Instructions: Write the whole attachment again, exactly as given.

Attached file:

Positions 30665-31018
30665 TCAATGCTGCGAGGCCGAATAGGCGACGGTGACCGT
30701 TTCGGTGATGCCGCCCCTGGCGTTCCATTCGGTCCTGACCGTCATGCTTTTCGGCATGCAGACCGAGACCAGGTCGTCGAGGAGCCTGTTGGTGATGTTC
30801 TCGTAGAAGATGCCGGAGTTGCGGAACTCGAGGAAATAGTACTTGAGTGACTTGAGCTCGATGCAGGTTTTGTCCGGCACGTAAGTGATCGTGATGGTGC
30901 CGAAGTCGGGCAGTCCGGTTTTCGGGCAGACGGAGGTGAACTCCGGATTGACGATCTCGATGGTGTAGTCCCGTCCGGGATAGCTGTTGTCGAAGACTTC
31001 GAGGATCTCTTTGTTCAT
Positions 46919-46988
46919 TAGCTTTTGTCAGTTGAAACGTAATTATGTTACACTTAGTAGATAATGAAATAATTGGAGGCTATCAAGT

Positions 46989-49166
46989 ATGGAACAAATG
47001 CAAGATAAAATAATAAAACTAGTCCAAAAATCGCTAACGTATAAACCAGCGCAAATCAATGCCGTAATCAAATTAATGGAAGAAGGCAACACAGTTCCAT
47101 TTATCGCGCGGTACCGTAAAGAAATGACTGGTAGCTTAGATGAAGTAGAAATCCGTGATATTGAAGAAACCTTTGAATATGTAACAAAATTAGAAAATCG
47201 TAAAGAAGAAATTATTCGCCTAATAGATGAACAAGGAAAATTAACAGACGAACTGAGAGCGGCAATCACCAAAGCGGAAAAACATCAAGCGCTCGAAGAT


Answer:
Positions 30665-31018
30665 TCAATGCTGCGAGGCCGAATAGGCGACGGTGACCGT
30701 TTCGGTGATGCCGCCCCTGGCGTTCCATTCGGTCCTGACCGTCATGCTTTTCGGCATGCAGACCGAGACCAGGTCGTCGAGGAGCCTGTTGGTGATGTTC
30801 TCGTAGAAGATGCCGGAGTTGCGGAACTCGAGGAAATAGTACTTGAGTGACTTGAGCTCGATGCAGGTTTTGTCCGGCACGTAAGTGATCGTGATGGTGC
30901 CGAAGTCGGGCAGTCCGGTTTTCGGGCAGACGGAGGTGAACTCCGGATTGACGATCTCGATGGTGTAGTCCCGTCCGGGATAGCTGTTGTCGAAGACTTC
31001 GAGGATCTCTTTGTTCAT
Positions 46919-46988
46919 TAGCTTTTGTCAGTTGAAACGTAATTATGTTACACTTAGTAGATAATGAAATAATTGGAGGCTATCAAGT

Positions 46989-49166
46989 ATGGAACAAATG
47001 CAAGATAAAATAATAAAACTAGTCCAAAAATCGCTAACGTATAAACCAGCGCAAATCAATGCCGTAATCAAATTAATGGAAGAAGGCAACACAGTTCCAT
47101 TTATCGCGCGGTACCGTAAAGAAATGACTGGTAGCTTAGATGAAGTAGAAATCCGTGATATTGAAGAAACCTTTGAATATGTAACAAAATTAGAAAATCG
47201 TAAAGAAGAAATTATTCGCCTAATAGATGAACAAGGAAAATTAACAGACGAACTGAGAGCGGCAATCACCAAAGCGGAAAAACATCAAGCGCTCGAAGAT